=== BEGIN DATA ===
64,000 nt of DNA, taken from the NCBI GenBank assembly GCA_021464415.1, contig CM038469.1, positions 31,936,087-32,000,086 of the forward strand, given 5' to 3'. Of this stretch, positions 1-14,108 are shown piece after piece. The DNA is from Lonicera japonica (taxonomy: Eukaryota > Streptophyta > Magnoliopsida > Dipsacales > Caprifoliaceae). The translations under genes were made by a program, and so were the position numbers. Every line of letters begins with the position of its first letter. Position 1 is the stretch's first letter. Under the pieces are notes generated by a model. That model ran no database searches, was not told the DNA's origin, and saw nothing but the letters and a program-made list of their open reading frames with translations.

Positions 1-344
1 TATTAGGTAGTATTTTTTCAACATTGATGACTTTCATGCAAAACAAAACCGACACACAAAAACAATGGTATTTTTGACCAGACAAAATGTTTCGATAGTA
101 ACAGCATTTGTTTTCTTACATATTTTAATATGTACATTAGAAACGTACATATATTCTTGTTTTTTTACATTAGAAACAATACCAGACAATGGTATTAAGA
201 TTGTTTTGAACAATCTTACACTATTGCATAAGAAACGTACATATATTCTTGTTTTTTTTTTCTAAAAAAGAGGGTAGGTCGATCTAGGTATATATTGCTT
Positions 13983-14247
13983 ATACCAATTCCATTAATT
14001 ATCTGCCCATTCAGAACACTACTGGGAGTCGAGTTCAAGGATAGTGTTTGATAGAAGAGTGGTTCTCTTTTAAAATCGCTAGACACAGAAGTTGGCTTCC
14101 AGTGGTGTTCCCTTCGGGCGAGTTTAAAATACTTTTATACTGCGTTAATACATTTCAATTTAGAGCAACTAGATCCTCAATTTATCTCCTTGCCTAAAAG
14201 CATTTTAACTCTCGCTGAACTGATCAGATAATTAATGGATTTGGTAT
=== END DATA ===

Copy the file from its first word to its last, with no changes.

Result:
64,000 nt of DNA, taken from the NCBI GenBank assembly GCA_021464415.1, contig CM038469.1, positions 31,936,087-32,000,086 of the forward strand, given 5' to 3'. Of this stretch, positions 1-14,108 are shown piece after piece. The DNA is from Lonicera japonica (taxonomy: Eukaryota > Streptophyta > Magnoliopsida > Dipsacales > Caprifoliaceae). The translations under genes were made by a program, and so were the position numbers. Every line of letters begins with the position of its first letter. Position 1 is the stretch's first letter. Under the pieces are notes generated by a model. That model ran no database searches, was not told the DNA's origin, and saw nothing but the letters and a program-made list of their open reading frames with translations.

Positions 1-344
1 TATTAGGTAGTATTTTTTCAACATTGATGACTTTCATGCAAAACAAAACCGACACACAAAAACAATGGTATTTTTGACCAGACAAAATGTTTCGATAGTA
101 ACAGCATTTGTTTTCTTACATATTTTAATATGTACATTAGAAACGTACATATATTCTTGTTTTTTTACATTAGAAACAATACCAGACAATGGTATTAAGA
201 TTGTTTTGAACAATCTTACACTATTGCATAAGAAACGTACATATATTCTTGTTTTTTTTTTCTAAAAAAGAGGGTAGGTCGATCTAGGTATATATTGCTT
Positions 13983-14247
13983 ATACCAATTCCATTAATT
14001 ATCTGCCCATTCAGAACACTACTGGGAGTCGAGTTCAAGGATAGTGTTTGATAGAAGAGTGGTTCTCTTTTAAAATCGCTAGACACAGAAGTTGGCTTCC
14101 AGTGGTGTTCCCTTCGGGCGAGTTTAAAATACTTTTATACTGCGTTAATACATTTCAATTTAGAGCAACTAGATCCTCAATTTATCTCCTTGCCTAAAAG
14201 CATTTTAACTCTCGCTGAACTGATCAGATAATTAATGGATTTGGTAT